© Reuters

In a clearly provocative move, the
New York Times has reported that battalions of the Islamic State are working under Pravy Sektor command in several Ukrainian hot-spots, including the strategic port city of Mariupol. Bereft of any kind of evidence to back up its claims of "steady nighttime shipments of Russian military equipment", Andrew Kramer's report is still earnest regarding the odds stacked against the plucky Ukrainian neo-Nazis:
As the Ukrainians see it, they are at a lopsided disadvantage against the separatists because Western governments have refused to provide the government forces with anything like the military support that the rebels have received from Russia. The army, corrupt and underfunded, has been largely ineffective.
Where do you begin? But the kicker is in the next sentence:
[T]he Ukrainians welcome backing even from Islamic militants from Chechnya.
Got that? Islamic militants "from Chechnya", with a handy link so the Gray Lady's readers know where in the world we're talking about. I'll let the report run forward a little bit more:
"I am on this path for 24 years now," since the demise of the Soviet Union, the Chechen [commander of one of three volunteer Islamic battalions currently fighting in eastern Ukraine] said in an interview. "The war for us never ended. We never ran from our war with Russia, and we never will."
Ukrainian commanders worry that separatist groups plan to capture access roads to Mariupol and lay siege to the city, which had a prewar population of about half a million. To counter that, the city has come to rely on an assortment of right-wing and Islamic militias for its defense.

Comment: Leave it to Washington's tools in Kiev to use terrorists to fight an "anti-terrorist operation". And leave it to the spineless "journalists" in the mainstream media to cheer-lead the slaughter, just like they did in Libya:

Journalism as a weapon of war in Libya

As well as now openly admitting that the "right-wing" militias around Mariupol are "openly neo-Nazi", Kramer's article is a good indicator of a new development in the United States plan to set south-west Eurasia on fire. To put it another way, the gloves are now off in forcing Russia into open warfare. For providing a critical link in the chain, one must go to a recent article from Robert Parry at his Consortium News website. Parry is an experienced journalist who first broke the Iran-Contra affair back in 1984, with reports for Associated Press and Newsweek. His site has been an independent hub for investigative journalism since 1995. He refers to a September 2014 report filed by Marcin Mamon at The Intercept. Two snippets jump out of Mamon's fascinating account of the last days of anti-Russian Chechen commander, Isa Munayev, in the Debaltsevo Cauldron. The first point of interest is at the very beginning of the article:
IN SEPTEMBER OF 2014, I found myself standing on a narrow, potholed street in Kiev, east of the Dnieper River, in an area known as the Left Bank. I didn't even know, at that point, whom I was meeting. I knew only that Khalid, my contact in Turkey with the Islamic State, had told me his "brothers" were in Ukraine, and I could trust them.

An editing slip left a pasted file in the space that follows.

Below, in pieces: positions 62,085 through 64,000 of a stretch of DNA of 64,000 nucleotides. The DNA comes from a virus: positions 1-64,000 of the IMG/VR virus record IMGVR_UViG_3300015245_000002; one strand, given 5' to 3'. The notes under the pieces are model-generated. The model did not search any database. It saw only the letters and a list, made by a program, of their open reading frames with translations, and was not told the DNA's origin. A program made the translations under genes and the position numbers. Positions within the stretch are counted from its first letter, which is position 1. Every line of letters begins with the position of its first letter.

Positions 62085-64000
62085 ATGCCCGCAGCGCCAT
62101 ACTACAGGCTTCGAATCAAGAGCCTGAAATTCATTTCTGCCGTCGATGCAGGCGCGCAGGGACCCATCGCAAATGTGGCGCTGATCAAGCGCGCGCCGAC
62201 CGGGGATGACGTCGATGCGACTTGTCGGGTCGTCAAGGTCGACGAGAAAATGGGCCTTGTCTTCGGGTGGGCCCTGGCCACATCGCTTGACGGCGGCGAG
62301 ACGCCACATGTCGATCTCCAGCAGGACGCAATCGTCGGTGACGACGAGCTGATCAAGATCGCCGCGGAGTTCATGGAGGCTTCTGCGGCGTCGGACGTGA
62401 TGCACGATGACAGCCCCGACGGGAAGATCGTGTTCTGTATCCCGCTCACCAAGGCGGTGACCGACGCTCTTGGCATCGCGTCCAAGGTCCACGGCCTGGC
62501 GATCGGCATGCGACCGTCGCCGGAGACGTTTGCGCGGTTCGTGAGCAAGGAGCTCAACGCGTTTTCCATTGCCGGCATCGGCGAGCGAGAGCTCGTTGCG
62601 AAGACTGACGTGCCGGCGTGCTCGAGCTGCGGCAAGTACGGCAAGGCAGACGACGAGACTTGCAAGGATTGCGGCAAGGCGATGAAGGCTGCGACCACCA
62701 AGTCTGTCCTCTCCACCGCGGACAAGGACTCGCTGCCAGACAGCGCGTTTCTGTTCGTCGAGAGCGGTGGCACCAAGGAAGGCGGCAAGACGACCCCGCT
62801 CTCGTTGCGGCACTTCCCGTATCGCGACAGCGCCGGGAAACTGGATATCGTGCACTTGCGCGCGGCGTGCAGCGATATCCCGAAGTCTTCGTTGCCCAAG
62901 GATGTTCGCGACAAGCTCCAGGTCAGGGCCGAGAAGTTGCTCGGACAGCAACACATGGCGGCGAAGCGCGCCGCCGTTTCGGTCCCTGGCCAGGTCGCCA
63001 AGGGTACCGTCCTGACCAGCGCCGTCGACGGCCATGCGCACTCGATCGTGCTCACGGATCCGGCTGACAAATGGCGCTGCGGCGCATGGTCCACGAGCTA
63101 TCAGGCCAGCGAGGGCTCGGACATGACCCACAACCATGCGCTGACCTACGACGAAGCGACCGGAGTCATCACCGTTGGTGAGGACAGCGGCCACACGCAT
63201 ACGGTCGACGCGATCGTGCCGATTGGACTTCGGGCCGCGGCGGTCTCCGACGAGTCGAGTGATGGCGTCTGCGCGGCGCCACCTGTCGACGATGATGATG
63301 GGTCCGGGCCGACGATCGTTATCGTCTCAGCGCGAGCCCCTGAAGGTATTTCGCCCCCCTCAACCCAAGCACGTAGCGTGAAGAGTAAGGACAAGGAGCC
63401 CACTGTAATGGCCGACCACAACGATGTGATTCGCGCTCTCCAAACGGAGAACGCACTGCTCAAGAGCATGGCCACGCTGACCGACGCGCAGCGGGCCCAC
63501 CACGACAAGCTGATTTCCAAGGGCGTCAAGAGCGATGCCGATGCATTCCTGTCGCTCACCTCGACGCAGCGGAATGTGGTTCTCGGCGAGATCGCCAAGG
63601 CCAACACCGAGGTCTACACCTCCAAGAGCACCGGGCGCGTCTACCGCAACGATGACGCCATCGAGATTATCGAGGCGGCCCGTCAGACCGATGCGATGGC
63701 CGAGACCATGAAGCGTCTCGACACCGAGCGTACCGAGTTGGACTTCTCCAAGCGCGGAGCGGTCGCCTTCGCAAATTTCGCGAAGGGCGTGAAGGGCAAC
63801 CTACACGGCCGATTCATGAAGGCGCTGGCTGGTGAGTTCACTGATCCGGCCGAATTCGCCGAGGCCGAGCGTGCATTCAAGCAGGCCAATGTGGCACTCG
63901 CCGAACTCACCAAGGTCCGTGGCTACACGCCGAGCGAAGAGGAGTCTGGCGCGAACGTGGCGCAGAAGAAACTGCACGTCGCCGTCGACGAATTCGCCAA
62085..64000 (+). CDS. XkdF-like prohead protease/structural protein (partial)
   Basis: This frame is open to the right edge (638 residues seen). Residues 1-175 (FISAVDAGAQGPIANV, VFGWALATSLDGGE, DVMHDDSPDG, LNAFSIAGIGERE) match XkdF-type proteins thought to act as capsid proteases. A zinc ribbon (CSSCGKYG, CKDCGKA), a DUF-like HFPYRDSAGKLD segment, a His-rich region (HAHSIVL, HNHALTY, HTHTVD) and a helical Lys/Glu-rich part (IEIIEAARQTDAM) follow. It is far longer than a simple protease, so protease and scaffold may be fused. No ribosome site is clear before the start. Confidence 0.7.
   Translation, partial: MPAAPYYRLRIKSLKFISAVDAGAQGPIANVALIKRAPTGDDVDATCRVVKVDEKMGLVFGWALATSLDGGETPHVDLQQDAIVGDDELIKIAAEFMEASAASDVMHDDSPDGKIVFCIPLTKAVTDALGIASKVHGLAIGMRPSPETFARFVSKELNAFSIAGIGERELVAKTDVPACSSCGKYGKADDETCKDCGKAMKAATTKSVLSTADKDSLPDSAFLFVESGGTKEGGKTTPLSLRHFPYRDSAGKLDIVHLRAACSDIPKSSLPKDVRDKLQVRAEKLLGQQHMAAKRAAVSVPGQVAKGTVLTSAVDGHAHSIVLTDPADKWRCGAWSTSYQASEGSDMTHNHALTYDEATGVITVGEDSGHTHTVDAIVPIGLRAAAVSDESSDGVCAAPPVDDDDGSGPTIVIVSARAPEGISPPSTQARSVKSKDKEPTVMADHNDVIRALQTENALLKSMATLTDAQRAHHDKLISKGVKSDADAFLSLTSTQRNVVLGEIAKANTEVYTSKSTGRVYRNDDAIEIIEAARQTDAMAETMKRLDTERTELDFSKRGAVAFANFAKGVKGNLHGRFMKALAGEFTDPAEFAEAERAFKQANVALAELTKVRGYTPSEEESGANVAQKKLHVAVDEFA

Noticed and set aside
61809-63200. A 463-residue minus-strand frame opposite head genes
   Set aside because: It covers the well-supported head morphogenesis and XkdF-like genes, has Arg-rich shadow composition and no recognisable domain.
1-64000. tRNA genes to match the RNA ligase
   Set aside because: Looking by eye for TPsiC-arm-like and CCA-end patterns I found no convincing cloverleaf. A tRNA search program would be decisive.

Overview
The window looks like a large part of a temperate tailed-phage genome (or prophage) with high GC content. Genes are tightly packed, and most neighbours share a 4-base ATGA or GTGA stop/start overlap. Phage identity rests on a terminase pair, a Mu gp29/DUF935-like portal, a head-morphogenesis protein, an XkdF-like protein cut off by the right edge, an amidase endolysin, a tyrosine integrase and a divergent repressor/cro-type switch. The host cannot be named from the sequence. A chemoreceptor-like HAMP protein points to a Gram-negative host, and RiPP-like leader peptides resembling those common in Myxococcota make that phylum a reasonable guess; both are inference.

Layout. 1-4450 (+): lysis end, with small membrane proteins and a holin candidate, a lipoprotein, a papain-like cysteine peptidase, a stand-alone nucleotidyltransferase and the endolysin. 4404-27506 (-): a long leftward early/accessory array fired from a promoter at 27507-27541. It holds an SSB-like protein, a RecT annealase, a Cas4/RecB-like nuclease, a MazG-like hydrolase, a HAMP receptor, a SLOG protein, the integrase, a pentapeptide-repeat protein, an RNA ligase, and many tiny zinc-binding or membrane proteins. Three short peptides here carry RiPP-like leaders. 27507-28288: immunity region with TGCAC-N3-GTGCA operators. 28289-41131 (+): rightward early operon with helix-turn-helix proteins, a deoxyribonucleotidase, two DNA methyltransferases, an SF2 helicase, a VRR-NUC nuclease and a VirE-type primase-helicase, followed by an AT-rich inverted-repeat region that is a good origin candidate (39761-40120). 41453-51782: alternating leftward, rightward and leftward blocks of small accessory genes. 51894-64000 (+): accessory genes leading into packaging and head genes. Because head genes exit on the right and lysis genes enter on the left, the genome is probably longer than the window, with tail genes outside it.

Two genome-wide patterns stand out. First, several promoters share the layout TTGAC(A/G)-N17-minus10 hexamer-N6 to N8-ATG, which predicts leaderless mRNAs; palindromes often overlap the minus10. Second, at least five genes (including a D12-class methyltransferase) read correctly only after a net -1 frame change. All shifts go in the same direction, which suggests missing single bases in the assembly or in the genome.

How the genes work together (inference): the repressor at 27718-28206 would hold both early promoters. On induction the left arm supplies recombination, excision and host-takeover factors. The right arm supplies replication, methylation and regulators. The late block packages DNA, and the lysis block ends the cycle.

The "Khalid" that Mamon is referring to is, in his words, "one of the most important leaders of the Islamic State". Later on, we find out that:
The battalion is not strictly Muslim, though it includes a number of Muslims from former Soviet republics, including Chechens who have fought on the side of the Islamic State in Syria.[my emphasis]
We know, even from mainstream reports (not to mention the leaked 2012 report from the US Department of Defense) that the Islamic State is a creature of the United States and its allies. What the NY Times conveniently leaves out—while sobbing for the poor, unpaid right-wing militias fighting in the Ukraine—is that two previously separate conflicts are now being merged: the Salafist offensive in Syria against Bashir al-Assad, and the conflict against the separatist provinces in eastern Ukraine. The map below shows the relative distances involved:

Ukraine conflict
© Unknown

As you can see, everything is pretty close, well within cargo plane range if one uses deeply ambivalent NATO member, Turkey, as a transit area for transport of fighters and materiel. Islamic State fighters under the command of Pravy Sektor thugs illustrates a new US-architected offensive strategy, one in a long line of provocations that are becoming increasingly more difficult to ignore. It's also the next natural step after the United States finally admitted to itself that the Ukrainian armed forces just aren't up to the task of taking over the Donbass. Where else can NATO find troops to throw at the east, without risking any of their own lives? Of course. The Islamic State. Russia's only response may be to release the choke-chain on Ramzan Kadyrov, Chechen leader and Putin ally. The recent attack in the centre of Grozny that he quelled and the formation of "Vladimir Putin's combat infantry" shows a Kadyrov itching for a fight. Will he be allowed to fight fire with fire and confront the Islamic State threat now at Crimea's doorstep? Loosing an enraged Kadyrov on his treasonous countrymen might give Vladimir Putin the plausible deniability he needs, in order to avoid a bigger conflagration that may be about to engulf the now-connected region.